“Then we read this: ’29% of people in their 60s have saved less than $25,000 for retirement.’ This is the real world — not the world of those with $100,000 in investable capital.

“The journalistic reports on retirement are upbeat. They appear in popular media that sell advertising space for ‘investing for retirement.’ They cater to the 20% who do have assets of over $100,000 to invest.

“As it becomes clear to younger workers that the existing government-funded system is rigged against them, that the system really is a Ponzi scheme, they will revolt. They will vote for candidates who tell them that their futures are being sacrificed in the name of statistically doomed programs that will go bust when they retire. They will then vote in their own self-interest.

“The two big welfare systems still find political support because those on the dole or close to it vote in their own self-interest. They vote in higher percentages than younger workers do. But statistically speaking, they are in the minority. Those on the positive end of a Ponzi scheme always are. When the voters who pay the taxes finally realize that the Ponzi scheme really will go bust before they cash in, they will elect congressmen who turn off the spigot in the financial bathtub.”

The sad truth is that Social Security has always been just another transfer payment. It’s a bit harder to see because we all have to actually pay something into it. Unlike other transfer payments that occur in the present, Social Security was set up as a transfer payment from the future to the present and past.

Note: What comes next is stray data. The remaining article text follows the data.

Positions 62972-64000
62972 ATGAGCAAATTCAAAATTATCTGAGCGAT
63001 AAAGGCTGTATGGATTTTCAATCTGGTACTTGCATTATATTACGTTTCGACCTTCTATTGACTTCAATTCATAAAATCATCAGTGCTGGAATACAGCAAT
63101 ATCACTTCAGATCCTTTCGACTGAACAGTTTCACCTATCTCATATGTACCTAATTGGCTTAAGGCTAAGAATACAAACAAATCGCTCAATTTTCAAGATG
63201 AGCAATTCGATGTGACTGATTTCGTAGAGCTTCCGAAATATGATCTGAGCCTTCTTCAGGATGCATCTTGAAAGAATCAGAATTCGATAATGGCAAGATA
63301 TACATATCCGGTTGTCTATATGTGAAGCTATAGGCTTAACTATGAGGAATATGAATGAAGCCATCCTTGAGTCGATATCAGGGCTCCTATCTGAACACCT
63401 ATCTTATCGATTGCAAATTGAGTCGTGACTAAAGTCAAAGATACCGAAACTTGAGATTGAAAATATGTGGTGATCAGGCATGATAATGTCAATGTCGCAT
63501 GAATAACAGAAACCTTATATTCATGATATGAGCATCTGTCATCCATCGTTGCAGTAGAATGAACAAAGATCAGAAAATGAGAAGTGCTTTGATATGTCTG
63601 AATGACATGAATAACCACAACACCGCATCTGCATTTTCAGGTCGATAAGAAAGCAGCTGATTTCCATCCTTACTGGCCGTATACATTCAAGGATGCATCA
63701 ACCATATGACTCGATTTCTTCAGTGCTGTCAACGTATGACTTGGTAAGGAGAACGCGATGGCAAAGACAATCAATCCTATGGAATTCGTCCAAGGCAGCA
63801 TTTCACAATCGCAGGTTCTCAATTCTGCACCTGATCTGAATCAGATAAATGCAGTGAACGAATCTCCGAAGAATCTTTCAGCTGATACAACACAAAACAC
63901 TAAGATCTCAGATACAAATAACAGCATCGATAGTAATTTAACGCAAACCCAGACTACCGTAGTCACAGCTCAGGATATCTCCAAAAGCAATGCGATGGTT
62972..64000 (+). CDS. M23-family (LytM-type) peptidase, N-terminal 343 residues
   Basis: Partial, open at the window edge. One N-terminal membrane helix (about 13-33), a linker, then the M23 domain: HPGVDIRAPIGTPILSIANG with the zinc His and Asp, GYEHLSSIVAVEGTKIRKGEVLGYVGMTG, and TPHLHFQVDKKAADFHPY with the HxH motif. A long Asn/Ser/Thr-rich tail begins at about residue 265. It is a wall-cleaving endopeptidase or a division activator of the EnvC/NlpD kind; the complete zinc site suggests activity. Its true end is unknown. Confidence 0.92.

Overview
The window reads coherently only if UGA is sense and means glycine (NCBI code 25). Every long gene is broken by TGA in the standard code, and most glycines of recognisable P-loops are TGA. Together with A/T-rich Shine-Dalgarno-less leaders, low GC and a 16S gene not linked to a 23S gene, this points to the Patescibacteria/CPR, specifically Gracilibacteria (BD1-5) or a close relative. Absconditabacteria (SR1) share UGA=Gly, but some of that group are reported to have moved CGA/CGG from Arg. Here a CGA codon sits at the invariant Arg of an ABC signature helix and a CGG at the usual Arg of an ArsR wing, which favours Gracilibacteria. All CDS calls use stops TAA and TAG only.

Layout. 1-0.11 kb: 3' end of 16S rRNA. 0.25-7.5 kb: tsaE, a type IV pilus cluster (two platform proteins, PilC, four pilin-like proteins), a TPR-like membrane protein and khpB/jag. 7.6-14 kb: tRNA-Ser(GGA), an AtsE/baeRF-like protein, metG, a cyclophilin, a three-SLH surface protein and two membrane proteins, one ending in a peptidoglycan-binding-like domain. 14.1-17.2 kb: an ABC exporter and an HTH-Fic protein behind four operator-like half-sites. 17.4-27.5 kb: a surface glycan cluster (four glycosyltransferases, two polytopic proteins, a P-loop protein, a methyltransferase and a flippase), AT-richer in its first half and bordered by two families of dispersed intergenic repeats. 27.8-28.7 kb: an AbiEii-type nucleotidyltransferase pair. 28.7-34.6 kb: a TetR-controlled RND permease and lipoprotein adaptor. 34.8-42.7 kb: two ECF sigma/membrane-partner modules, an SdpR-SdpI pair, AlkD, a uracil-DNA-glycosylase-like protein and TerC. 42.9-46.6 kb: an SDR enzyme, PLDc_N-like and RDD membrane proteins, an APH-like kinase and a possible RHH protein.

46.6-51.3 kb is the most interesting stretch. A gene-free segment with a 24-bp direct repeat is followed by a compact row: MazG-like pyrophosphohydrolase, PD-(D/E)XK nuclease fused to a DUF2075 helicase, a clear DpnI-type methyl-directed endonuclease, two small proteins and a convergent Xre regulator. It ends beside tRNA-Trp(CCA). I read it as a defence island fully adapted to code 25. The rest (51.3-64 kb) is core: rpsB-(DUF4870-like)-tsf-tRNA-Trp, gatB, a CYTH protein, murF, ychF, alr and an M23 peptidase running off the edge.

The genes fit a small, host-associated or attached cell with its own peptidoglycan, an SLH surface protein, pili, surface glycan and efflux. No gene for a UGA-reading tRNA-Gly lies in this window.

Either way, it’s as unsustainable as the transfer payments of the working to the unproductive. As unsustainable as the military adventures. What we have is a government that has long since run out of money to pay for things that only destroy capital, no matter how politically popular they may be.

Eventually, our government — along with the rest of the Western World — will lean on the central bank to ease the deficits…to become the buyer of the government’s bad debts when no one else will.

Understand that that day is coming. The U.S. government’s credit card will be cut. Then the central bank will step up and set the currency ablaze. It will bail out the government and sink the rest of the economy.

Regards,

Gary Gibson

Gary Gibson

Gary Gibson is the managing editor for Whiskey and Gunpowder. He joins the Whiskey staff as a long-time fan and reader of both Whiskey and Gunpowder and the Daily Reckoning. A graduate of Fordham University, Gary now spends his days reading about and writing on limited government, sound money, personal responsibility and resource investing.

  • http://goldtracker.wordpress.com/ Hal (GT)

    Great post, Gary. I continue to be floored by what government money is being used for and your conversation over the breast implants made me both want to laugh and cry.

    I’m seeing and hearing similar things in my neck of the woods as well. The government is pretty much a drug dealer anymore. The drug being free money.

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  • Desertrat

    When I first learned that the best the super-committee could do would be to reduce the deficit by seven or eight percent per year, I went to MEGO condition. Mine Eyes Glazeth Over, once again. Can-kicking, at best. The comment from Europe still holds: “We know how to solve the problem, but we don’t know how to be re-elected afterward.

    “We don’t want government telling anyone how they can and can’t spend their money. But we also don’t want governments taking money from one set of people to dole out to another in the first place.”

    But it’s not their money; it’s your/our money, taken by the threat of force.

    Hey, I paid into FICA. Filed for SS at age 62, fifteen years ago. I got all my principal back in thirteen months. Thanks, working folks. But if SS isn’t a Ponzi scheme, it’ll danged sure do until one comes along.